Joined: 20 October 2004
The Topic is Euthanasia/Mercy Killing
(in the case of a person with an interminable illness)
The 'for' participants (Yes, Mercy Killing is justified) are:
The 'against' participants (No, Mercy Killing is not justified) are:
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Ok. I just came to Univ. and saw the topic open. I will do further research from home but here are my thoughts. Some of my observations are as a medical student working in hospital, not that I know much about it.
Why are we playing God here?? What next??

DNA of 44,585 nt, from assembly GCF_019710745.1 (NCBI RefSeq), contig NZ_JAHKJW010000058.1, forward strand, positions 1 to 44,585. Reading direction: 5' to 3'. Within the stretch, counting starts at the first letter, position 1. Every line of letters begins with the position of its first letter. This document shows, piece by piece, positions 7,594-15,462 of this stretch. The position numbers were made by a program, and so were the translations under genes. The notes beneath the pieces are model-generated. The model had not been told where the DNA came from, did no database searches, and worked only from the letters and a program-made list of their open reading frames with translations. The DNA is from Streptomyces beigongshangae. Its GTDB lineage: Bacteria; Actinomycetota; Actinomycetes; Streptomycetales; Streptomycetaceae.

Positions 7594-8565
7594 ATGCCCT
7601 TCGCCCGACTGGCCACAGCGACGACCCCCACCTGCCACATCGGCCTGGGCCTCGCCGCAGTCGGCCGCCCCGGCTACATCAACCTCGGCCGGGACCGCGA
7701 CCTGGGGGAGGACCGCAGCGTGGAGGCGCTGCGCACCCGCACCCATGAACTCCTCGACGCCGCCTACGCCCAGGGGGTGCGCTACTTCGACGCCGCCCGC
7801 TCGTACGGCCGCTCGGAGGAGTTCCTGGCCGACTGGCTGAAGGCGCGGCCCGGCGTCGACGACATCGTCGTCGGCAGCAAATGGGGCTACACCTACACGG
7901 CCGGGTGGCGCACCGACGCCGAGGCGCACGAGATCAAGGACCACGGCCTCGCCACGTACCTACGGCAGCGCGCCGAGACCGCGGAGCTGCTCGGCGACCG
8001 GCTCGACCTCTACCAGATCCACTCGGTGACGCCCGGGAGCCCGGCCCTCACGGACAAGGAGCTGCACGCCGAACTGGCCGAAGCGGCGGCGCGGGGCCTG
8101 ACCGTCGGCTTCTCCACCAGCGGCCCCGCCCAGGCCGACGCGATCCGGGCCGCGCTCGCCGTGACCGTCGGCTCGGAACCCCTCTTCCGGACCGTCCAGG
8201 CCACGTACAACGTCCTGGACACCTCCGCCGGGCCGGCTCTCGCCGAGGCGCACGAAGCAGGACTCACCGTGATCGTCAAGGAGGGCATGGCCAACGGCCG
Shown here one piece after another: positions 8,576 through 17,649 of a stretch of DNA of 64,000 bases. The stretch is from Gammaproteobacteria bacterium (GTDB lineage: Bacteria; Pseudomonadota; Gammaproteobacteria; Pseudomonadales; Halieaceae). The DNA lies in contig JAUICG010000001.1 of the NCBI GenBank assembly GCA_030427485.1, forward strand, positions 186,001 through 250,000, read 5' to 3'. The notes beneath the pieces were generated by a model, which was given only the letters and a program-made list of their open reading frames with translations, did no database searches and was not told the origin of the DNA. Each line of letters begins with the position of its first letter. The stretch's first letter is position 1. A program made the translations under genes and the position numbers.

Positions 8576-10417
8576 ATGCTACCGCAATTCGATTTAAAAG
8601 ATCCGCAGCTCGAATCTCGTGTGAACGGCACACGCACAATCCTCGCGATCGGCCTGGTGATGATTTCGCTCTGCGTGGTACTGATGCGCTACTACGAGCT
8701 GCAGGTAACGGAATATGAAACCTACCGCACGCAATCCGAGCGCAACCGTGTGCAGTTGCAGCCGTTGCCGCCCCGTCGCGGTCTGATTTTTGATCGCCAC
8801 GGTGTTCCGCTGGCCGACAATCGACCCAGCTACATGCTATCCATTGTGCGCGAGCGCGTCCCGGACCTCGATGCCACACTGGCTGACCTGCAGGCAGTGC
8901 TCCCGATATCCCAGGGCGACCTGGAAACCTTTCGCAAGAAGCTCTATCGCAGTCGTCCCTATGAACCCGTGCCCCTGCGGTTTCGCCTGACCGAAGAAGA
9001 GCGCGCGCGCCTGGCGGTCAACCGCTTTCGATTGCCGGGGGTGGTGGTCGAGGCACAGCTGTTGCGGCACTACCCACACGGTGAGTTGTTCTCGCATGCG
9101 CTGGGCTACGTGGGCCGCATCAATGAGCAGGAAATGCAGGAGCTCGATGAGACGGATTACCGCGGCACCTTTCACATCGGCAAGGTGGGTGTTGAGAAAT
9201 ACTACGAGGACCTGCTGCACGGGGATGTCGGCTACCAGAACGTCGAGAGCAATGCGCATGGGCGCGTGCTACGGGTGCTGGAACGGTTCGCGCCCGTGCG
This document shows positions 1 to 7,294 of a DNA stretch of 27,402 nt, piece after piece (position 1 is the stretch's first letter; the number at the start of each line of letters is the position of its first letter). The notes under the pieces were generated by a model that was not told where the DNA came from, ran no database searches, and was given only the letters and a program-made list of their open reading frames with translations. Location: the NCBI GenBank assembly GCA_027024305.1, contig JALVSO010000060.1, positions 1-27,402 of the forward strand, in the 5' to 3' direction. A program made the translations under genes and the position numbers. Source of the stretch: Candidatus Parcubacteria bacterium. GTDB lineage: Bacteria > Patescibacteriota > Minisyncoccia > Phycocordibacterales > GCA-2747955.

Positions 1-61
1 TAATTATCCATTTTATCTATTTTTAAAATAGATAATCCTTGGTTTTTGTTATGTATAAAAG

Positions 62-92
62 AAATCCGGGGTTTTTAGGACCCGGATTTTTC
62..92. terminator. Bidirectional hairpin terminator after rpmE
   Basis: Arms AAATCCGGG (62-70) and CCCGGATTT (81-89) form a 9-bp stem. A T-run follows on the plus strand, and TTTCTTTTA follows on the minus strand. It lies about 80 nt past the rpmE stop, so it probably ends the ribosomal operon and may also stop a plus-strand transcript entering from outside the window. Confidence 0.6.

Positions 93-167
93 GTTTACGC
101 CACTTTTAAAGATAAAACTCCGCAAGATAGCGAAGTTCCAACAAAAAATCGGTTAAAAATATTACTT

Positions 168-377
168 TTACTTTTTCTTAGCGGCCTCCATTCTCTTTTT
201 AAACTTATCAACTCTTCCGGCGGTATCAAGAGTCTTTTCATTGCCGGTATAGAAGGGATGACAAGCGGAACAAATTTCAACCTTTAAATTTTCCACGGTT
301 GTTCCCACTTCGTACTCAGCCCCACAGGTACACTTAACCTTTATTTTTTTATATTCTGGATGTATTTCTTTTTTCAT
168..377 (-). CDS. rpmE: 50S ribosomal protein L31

Euthanasia simply means "the act of causing death painlessly to end suffering". Euthanasia is not legalized in most countries. Even if the patient consents, it is still a murder it is still murder and a felony. According to the 1965 'Murder Act', a person can be convicted of murder only if it is proved that the accused had premeditated the crime. When a doctor assists a patient in dying and has the consent of the patient, the crime becomes premeditated. Dr. Jack Kevorkian is now in prison on charges of 2nd degree murder, for helping Tom Youk to terminate his existence. While it may be ones right to take his or her own life, it is only their right. Another reason why euthanasia should not be legalized is that children and adults who were unable to make their own choices could deliberately be killed. There have been cases indeed of patient backing off. There is also at times pressure from the family who have had enough for the patient to sign the consent form. This is a fact so noone can dely it.The Board of the Royal Dutch Medical Association, sanctioned euthanasia on babies and toddlers who had severe disabilities. In the Netherlands today, over 10,000 citizens, carry "Do Not Euthanize Me" cards in case they're unpredictably admitted to the hospital. In the United States, all patients, like Terri Schiavo who are brain-disabled, would be killed. Not too long ago, the American Journal of Medicine surveyed 1,664 critically ill patients, on how many of them would want CPR if their hearts stopped. 72 percent of the patients wanted to be brought back, 27 percent would rather be in a coma than have died, and 42 percent were willing to stay on respirators for the rest of their lives. If euthanasia were to become legalized, it would not only be legalized murder, but a form of genocide. This genocide would wipe out all human beings unable to make decisions for themselves, such as babies/infants, the mentally disabled, the mentally unstable, and patients in a coma or continual vegetable state.